Assistant Professor – Tickle Kitchin Wed, 20 Oct 2021 13:30:07 +0000 en-US hourly 1 Assistant Professor – Tickle Kitchin 32 32 Dr. Wilson Fallin Jr. Lecture Series begins with Dr. Bernice A. King Wed, 20 Oct 2021 13:30:07 +0000

The University of Montevallo hosted Dr. Bernice A. King as the keynote speaker in a series of lectures launched on October 7 at the newly constructed Arts Center on campus.

In May, the Board of Directors established the Dr. Wilson Fallin Jr. Lecture Series in honor of the history professor skilled’ dedication to civic rights, social justice and higher education. Fallin is a University of Montevallo alumnus who has served the University and the community for over 28 years. He received his BA from Morehouse College, his M.Div. from Colgate Rochester Divinity School, his masters from the University of Montevallo and his doctorate. from the University of Alabama. The evening began with an introduction from Dr Gregory Samuels, the University’s Head of Diversity and Inclusion and Associate Professor of Secondary Education, who challenged participants to be guided by the light and the ‘love.

Dr. Lolita Kincade, Assistant Professor of Human Development, Family Studies and Counseling at the University, moderated a panel discussion featuring King, which touched on several topics including when she first realized that she was called to become a preacher like her father, Dr. Martin. Luther King Jr. King spoke of being barely five when his father was murdered. She later recalled hearing an inner voice at the age of 16 telling her that she would one day become a preacher like her father.

“I was taught a lot of things growing up about love and forgiveness,” King said. “My mother was instrumental in her positive influence in my life. I believe children need to see their parents embody what they teach, and my mom played a big part in my life because she was so good at it.

King is now a speaker, peace advocate, and CEO of the Martin Luther King Jr. Center for Nonviolent Social Change, also known as the King Center.

She explained how her father was aligned with truth and righteousness, and how she strives to understand the worth of every human being.

“We want to make decisions that stem from a desire to want the best for everyone,” King said. “People often tap into what’s comfortable, but not always what’s right. “

Addressing social justice, King said justice will prevail as long as people work for and align with it. “We are not the first generation to suffer injustice, and we will not be the last,” King said. “The darkest hour is always before dawn. We might have a dark hour, but we’ll have a dawn.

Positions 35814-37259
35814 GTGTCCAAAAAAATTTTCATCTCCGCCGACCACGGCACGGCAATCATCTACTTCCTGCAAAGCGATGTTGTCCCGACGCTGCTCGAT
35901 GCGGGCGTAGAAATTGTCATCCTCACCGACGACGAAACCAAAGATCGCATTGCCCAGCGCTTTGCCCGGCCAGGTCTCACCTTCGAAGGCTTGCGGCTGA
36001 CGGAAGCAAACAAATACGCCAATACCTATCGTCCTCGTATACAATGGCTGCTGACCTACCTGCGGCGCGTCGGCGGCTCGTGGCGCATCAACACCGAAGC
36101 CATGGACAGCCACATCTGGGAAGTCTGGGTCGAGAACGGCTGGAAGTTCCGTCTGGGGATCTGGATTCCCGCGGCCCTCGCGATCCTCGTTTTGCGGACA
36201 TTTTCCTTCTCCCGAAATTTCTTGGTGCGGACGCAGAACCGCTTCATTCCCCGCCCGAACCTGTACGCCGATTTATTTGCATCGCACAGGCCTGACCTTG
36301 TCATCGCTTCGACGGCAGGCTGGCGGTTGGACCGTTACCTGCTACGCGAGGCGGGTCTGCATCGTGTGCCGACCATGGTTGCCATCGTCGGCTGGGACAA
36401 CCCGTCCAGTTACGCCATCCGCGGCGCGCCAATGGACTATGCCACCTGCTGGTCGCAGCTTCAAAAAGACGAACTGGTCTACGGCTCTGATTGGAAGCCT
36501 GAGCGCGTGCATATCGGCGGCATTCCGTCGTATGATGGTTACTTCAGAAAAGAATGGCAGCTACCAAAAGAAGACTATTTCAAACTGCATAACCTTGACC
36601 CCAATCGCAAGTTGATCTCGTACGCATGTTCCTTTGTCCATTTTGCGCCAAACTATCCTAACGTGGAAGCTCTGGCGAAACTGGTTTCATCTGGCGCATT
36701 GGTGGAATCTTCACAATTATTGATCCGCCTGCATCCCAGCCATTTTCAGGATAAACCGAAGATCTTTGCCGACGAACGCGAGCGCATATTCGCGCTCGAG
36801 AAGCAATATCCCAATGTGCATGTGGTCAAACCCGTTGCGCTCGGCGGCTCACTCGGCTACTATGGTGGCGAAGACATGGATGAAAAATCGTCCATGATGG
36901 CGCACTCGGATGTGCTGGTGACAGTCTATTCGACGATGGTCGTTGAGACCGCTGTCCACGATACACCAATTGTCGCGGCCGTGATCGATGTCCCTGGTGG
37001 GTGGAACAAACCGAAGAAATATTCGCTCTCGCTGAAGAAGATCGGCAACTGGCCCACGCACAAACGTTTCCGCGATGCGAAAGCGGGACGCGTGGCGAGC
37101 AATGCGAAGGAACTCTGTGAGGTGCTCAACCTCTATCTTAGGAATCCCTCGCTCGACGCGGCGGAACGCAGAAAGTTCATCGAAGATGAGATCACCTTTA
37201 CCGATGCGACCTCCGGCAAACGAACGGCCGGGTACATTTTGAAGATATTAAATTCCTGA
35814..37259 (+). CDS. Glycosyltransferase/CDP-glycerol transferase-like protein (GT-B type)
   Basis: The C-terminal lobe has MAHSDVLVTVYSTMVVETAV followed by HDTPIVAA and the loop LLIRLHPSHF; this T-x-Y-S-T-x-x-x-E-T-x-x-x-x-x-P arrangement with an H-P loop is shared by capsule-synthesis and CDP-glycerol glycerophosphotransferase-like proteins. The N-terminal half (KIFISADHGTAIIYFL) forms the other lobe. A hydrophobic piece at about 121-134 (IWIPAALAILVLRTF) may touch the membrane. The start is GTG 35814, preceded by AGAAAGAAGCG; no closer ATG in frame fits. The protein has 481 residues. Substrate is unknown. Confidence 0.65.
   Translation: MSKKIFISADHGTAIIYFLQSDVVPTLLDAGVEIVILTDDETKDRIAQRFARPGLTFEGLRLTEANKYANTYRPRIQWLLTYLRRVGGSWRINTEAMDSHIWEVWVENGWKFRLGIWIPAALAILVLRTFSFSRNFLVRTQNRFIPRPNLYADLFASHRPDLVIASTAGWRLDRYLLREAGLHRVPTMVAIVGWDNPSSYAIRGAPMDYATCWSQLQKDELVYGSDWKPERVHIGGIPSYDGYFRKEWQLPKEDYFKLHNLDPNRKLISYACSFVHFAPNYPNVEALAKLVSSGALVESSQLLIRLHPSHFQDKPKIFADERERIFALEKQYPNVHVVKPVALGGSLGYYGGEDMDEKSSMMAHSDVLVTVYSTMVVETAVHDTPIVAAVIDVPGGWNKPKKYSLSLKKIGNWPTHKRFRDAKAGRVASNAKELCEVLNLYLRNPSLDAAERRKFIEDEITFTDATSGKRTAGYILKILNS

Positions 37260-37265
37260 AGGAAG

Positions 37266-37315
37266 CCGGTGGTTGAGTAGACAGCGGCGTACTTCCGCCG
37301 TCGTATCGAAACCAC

King said that with the social challenges the country faces, she tries to help people understand that everyone is part of a family.

“I like that people think of themselves as more than just an ally, because an ally means that I am helping you solve your problem,” King said. “It is not a black problem but a problem of humanity, a problem of ailing society; white supremacy and racism run deep around the world. It is a disease that we face from generation to generation, but nevertheless we are part of each other, of the human family. But we must fight together against racism and structural racism, institutional racism. It is first and foremost a change in mentality.

After the moderated session, Fallin said he was honored to have King speak at the inaugural conference. He recalled a time when Dr. Martin Luther King Jr. had asked to use Fallin’s Church in Bessemer as a gathering place for individuals before King’s march on Washington. “It really means a lot to me that Dr. Bernice King is coming to speak,” Fallin said. “She carries a wonderful heritage.”

The Dr. Wilson Fallin, Jr. lecture series, established by the University’s Black Heritage Committee, highlights educational and socio-cultural topics related to African American heritage, social justice, and racial justice.

Upcoming lectures will feature a nationally recognized expert in these fields and engage students in topics and investigations on societal and educational issues. The lecture series has been recognized by the Alabama Legislature for its significance.

After the moderated session, a book signing and reception was held in the lobby of the Arts Center. The evening ended with a MADE (Minorities Achieving Dreams of Excellence) student reception hosted by Josiah Garrett, Black Heritage Committee student representative, at the Meadows Black Box Theater.

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Faculty of Arts and Sciences retirements tripled last year, University announces Tue, 19 Oct 2021 05:18:04 +0000

An unprecedented number of professors retired in the past year at university, in part because of a retirement incentive plan.